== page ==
Why Myanmar’s military turned to the death penalty after a decades-long pause

When unverified photos of timeworn prison gallows in Myanmar started circulating on social media in January last year, there was a wave of apprehension and shock, but also disbelief.

The coup in Myanmar was almost a year old, and the military’s widening crackdown was making headlines weekly. Police and military forces had already killed more than 1,000 people, including a 19-year-old nicknamed Angel at a demonstration in Mandalay, one of dozens gunned down in one day across the country in March 2021; they had arbitrarily arrested and tortured peaceful protesters; and they had killed dozens of civilians in eastern Myanmar on Christmas Eve.

But Myanmar had not judicially executed anyone in decades. Though the death penalty remained on the books and sentences were handed down, they had not been carried out.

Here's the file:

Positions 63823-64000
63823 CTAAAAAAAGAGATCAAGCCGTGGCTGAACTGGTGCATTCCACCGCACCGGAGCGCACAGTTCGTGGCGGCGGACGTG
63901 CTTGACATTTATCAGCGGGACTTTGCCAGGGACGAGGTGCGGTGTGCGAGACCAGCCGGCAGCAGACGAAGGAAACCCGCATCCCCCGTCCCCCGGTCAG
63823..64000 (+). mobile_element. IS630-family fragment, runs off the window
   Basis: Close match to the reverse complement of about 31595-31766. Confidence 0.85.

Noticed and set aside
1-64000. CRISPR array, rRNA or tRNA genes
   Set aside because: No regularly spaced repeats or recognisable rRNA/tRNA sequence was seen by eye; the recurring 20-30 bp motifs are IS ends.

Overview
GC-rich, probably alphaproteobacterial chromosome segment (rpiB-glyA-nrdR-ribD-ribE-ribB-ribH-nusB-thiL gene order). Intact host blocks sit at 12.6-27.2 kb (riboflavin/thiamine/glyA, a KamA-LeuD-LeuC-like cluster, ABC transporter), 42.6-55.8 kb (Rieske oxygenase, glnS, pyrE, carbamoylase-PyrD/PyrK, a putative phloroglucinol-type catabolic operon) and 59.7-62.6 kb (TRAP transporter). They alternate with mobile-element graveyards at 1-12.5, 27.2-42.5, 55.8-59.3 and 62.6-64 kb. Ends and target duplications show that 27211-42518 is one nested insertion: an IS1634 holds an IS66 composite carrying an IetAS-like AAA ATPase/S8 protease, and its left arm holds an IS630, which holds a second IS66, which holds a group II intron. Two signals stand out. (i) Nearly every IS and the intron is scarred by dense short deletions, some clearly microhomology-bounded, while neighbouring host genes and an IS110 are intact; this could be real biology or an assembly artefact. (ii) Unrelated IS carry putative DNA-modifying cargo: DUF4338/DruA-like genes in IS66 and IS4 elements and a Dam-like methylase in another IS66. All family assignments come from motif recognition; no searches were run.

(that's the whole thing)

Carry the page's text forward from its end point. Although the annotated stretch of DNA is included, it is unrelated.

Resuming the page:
There was an ominous sense that resorting to executions would send a nightmarish signal from the military that no option was off the table when it came to asserting control after the coup: you could be shot in the streets and you could be bombed in your village, but you could also be hanged in a notorious prison after sham court proceedings.

And that is exactly what they did.  

At the end of July that year, Myanmar’s military authorities hanged activist Phyo Zayar Thaw, the former hip-hop star turned parliamentarian; renowned democracy champion and former political prisoner Kyaw Min Yu (also known as Ko Jimmy); and two other opponents of the coup, Hla Myo Aung and Aung Thura Zaw. “Our worst fears have come true,” wrote Ko Jimmy’s widow, pro-democracy activist Nilar Thein, in the New York Times.

With this despicable act, Myanmar’s military slipped even further away from the rest of the world by becoming one of five countries across the globe to resume executions in 2022 after a pause of a year or more, according to Amnesty International’s annual state of the death penalty report, which was released today. The others are Afghanistan, Kuwait, the State of Palestine, and Myanmar’s fellow ASEAN member Singapore.